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Warriors denounce part-owner for apathy toward Uyghur genocide in China

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Chamath Palihapitiya, a part-owner of the Warriors, recently said on a podcast that “nobody cares” about the Uyghur genocide in China.

In December, an independent tribunal found China guilty of genocide and crimes against humanity in the Xinjiang Province — where the Uyghur people and other predominately Muslim communities live. The report detailed China’s abuse of human rights in the region, including rape, enforced sterilization, torture, imprisonment, persecution, deportation and enforced disappearance. China has denied all allegations.

China’s policies have imprisoned over 1 million Muslims since 2014 in internment camps without legal processes, according to the United Nations; it’s the largest scale detention of ethnic and religious minorities since World War II.

“Nobody cares about what’s happening to the Uyghurs, okay,” Palihapitiya said during an appearance on the All-In podcast. “You bring it up because you care and I think it’s nice that you care. The rest of us don’t care. I’m just telling you a very hard, ugly truth. Of all the things that I care about, yes, it is below my line.”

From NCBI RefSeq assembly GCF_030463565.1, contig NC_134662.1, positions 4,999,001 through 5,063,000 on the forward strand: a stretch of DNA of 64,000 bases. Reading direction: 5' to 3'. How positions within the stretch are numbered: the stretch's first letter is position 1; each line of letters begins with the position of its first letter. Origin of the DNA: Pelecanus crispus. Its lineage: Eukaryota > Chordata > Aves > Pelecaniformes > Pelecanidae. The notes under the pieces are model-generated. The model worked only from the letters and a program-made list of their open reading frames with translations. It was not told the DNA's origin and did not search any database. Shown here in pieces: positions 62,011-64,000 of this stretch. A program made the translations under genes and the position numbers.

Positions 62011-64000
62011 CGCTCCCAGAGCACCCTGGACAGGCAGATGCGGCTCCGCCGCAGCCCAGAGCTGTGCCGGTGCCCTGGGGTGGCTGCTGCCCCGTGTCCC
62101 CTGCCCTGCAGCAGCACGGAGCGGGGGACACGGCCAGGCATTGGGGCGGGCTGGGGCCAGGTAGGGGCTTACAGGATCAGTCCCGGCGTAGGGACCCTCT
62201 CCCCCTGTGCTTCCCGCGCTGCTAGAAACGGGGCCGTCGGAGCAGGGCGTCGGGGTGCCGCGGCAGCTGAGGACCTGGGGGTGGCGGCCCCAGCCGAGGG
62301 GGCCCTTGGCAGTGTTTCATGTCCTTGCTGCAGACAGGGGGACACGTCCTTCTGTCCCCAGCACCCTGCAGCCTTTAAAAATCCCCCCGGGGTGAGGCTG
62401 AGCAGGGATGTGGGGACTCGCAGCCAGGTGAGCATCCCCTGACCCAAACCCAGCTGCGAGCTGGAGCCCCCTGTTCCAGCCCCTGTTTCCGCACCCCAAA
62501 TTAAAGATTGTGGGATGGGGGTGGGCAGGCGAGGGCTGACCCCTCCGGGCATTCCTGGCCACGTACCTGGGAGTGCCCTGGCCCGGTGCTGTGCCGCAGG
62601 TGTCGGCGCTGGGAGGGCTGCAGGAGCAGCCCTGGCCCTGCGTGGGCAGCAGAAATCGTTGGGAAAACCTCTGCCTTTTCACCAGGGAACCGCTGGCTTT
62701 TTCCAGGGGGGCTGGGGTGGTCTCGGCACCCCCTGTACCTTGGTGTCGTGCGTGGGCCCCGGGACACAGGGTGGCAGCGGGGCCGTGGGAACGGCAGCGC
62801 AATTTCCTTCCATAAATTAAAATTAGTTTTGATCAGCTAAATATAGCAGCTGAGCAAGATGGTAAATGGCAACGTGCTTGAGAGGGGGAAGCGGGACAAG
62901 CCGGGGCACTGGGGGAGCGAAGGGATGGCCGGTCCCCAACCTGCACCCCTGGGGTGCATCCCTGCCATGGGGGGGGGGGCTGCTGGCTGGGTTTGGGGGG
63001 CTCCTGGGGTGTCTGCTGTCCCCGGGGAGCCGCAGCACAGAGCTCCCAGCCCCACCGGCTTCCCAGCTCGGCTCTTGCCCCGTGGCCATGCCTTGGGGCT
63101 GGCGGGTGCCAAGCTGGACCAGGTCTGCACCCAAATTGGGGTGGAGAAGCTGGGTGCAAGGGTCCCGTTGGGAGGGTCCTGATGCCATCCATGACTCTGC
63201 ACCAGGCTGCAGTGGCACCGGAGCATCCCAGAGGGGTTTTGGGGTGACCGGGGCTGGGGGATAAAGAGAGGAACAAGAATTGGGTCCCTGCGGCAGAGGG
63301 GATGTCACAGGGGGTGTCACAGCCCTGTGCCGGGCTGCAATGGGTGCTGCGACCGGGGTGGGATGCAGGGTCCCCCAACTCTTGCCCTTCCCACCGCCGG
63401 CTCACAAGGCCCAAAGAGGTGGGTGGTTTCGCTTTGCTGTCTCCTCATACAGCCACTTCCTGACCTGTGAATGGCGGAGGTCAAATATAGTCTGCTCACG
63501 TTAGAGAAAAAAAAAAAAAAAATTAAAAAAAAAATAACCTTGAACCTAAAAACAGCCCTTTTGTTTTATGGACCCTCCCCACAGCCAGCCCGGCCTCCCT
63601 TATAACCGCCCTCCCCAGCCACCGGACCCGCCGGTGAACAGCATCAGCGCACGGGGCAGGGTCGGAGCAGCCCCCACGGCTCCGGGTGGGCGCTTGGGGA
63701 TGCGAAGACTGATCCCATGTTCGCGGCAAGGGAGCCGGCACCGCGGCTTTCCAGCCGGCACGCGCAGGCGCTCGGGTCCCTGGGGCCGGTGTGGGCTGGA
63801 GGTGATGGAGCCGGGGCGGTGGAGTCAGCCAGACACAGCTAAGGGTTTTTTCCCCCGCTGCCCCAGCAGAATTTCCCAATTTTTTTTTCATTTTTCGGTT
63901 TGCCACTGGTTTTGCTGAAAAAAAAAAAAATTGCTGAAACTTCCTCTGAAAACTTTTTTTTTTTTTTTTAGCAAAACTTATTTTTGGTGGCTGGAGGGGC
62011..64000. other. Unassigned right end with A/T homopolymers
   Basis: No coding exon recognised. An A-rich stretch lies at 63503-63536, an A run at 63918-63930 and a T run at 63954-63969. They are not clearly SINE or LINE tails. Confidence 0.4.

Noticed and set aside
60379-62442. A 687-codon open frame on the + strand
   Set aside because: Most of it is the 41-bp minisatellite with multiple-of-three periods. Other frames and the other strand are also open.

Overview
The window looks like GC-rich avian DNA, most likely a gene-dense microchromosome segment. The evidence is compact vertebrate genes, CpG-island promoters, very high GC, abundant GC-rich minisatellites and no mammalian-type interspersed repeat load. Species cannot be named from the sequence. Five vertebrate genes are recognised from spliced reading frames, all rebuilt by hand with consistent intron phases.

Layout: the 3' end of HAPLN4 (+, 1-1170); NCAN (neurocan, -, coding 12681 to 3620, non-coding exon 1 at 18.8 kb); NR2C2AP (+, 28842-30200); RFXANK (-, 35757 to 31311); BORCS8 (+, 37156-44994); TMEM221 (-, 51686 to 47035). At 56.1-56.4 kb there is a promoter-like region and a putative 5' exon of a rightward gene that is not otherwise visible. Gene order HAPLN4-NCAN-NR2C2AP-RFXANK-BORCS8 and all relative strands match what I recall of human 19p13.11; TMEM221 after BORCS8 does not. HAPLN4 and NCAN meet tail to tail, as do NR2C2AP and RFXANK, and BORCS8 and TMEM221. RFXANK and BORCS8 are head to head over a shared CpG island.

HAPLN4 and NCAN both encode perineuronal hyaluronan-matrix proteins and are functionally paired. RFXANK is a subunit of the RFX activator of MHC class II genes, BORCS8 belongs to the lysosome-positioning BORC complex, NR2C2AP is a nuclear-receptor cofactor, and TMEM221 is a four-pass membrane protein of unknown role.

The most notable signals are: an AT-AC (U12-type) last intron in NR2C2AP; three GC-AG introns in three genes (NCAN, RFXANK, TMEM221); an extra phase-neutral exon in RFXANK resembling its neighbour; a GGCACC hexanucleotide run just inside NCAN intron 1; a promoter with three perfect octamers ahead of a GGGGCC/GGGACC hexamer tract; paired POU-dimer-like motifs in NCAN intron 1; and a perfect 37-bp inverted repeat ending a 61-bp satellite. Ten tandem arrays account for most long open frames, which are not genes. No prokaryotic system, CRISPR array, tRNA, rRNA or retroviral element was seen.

Palihapitiya bought a 10% stake in the Warriors from Joe Lacob in 2011, he said in a Twitter thread last year. He was an original member of Facebook’s senior management team and is now the founder and SEO of Social Capital, a venture capital fund whose stated mission is “to advance humanity by solving the world’s hardest problems.”

In response to Palihapitiya’s comments, the Warriors released a statement denouncing the part-owner.

“As a limited investor who has no day-to-day operating functions with the Warriors, Mr. Palihapitiya does not speak on behalf of our franchise, and his views certainly don’t reflect those of our organization,” the team said.

The NBA and China have a business relationship that’s been complicated in recent years by comments — or lack thereof — in regards to their alleged human rights violations. Many NBA players, including LeBron James, have been outspoken about fighting for human rights and racial justice in America, but have been criticized for ignoring China. Prominent executive Daryl Morey, meanwhile, tweeted his support for anti-genocide protestors and was forced to apologize after China suspended its cooperation with the Houston Rockets franchise.

Enes Freedom, a backup center for the Boston Celtics, has been an outspoken critic of the Chinese government and authoritarian regimes abroad. In a tweet, Freedom compared Palihapitiya to Donald Sterling and urged the NBA to oust the owner from his position.

 

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